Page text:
The List Item Displays an Icon and a Text Field. Enter your text, add a new List Item – as many as you need – and you have bulleted list.
If you need a headline, you can either enlarge the text in the first Item (see the image below), or you can add a container to the Item and drop in a Header stack (hover over the image below). You can, of course drop in an image, or a button into the List Item Stacks and switch off the default icon and text display.
Each List Item may be formatted individually, or – by leaving the default settings – the completed list may be configured as a whole. Once you've studied the settings panel you'll find that the configuration is really simple.
Tip. If you wish to set up individually formatted List Items, begin with one Item. Once you have finished the basic formatting, duplicate the Item and then reconfigure. You'll find it a lot easier than setting up each Item from scratch.
The basic Listify stack provides the settings for the overall look and feel of your list. The List Fill Mode determines the width of your list – either Full Width (of the container it is placed in), or Pixel Width. The List Radius is set to a default of 5px whilst with the List Padding and the List Margins are set to 10px T, B, L & R.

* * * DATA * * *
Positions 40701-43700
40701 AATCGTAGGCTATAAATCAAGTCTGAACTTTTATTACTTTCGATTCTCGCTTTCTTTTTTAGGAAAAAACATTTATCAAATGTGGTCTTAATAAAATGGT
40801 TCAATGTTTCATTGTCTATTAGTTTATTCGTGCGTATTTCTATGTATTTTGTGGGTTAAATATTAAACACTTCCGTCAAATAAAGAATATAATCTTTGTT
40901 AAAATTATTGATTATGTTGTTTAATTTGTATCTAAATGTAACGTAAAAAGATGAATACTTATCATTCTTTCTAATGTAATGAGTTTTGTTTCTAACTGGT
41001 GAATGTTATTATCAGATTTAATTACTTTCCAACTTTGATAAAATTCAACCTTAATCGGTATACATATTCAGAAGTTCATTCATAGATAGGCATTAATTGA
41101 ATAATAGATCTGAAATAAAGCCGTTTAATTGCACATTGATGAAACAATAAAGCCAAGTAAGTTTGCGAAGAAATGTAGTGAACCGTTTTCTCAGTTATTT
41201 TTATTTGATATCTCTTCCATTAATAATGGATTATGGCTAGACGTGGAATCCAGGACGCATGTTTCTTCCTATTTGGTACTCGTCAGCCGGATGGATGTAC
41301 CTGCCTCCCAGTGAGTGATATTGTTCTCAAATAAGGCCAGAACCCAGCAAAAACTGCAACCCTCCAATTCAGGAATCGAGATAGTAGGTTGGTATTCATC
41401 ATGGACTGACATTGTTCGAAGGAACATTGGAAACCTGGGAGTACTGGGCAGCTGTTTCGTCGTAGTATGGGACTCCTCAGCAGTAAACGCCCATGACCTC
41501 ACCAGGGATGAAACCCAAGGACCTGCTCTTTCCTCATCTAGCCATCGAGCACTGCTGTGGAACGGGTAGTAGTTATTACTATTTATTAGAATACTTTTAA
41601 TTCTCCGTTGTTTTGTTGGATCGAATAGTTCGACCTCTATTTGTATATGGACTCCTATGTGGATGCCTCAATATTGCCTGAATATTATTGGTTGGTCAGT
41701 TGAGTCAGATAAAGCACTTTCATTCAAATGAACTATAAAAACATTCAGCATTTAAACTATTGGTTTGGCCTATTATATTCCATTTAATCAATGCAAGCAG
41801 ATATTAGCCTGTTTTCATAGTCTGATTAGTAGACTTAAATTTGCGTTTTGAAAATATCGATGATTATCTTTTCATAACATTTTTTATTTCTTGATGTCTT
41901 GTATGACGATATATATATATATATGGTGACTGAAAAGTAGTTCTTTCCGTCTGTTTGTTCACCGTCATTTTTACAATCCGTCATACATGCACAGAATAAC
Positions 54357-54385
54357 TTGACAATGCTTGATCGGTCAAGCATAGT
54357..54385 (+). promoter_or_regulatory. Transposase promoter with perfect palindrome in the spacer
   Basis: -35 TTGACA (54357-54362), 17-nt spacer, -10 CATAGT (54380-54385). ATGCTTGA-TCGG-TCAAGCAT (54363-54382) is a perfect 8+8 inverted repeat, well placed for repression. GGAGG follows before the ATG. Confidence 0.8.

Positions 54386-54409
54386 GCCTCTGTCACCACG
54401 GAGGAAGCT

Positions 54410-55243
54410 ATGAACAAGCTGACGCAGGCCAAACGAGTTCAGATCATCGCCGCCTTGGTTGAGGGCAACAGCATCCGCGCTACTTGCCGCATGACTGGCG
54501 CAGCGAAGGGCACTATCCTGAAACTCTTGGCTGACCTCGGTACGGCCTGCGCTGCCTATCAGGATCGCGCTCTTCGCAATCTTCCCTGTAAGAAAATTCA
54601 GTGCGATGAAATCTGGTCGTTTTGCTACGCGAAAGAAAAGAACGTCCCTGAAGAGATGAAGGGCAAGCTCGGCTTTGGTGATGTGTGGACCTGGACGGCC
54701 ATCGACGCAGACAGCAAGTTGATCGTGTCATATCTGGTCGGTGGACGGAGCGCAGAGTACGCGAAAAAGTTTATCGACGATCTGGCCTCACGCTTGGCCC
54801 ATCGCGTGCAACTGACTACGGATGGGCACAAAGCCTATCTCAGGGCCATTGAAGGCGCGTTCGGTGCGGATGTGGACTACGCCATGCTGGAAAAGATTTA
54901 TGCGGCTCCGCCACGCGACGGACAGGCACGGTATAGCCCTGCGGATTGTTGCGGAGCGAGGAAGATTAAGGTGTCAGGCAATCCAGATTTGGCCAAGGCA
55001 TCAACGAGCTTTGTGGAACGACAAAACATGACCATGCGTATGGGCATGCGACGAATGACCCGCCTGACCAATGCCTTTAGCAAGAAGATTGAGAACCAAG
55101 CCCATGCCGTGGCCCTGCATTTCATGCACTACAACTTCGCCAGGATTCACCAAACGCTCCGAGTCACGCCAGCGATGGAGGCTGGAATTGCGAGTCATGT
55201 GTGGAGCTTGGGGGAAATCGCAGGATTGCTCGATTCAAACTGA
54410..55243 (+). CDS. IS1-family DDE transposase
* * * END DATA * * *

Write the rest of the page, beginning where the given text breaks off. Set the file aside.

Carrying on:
The Background is set to Off by default, but may contain a solid Colour, a Gradient, or an Image.
Both the Borders and the Shadow are Off by default.
List Items (Shared Styles). The following settings will affect every List Item within the Listify stack:
Indent Direction (Left/Right), Item Indentation (px), Align Content (Left. Centre, Right, Separate (Icon & Text)), Item Spacing (default 5px), Item Radius (default 5px), Item Margin, Background and Border.
List Item Fonts gives you a choice of 13 standard Google Fonts, or (just to prove that 1LD listens to their customers) Custom. Text Size (px) and Text Colour.
List Item Icons (Shared Styles). Here you get to set the standard formatting for the icons: Vertical and Horizontal Positioning, Icon Padding and Spacing, Icon Radius and Icon Size. The Icon Background can once more contain a solid Colour, Gradient, or Image. Oh, and the Icon Colour itself, of course!
The default Icon is a Google Material Icons star. The icons are set individually for each List Item, with a choice of GMI's, Font Awesome, or Ion Icons.
Listify Item. The individual Items may be Linked to an external source. The next setting is Item Level. Each Item may be set to up to 10 (in words TEN!) Sub Levels! Excuse the overuse of exclamation marks (points if you're American) but this is amazing!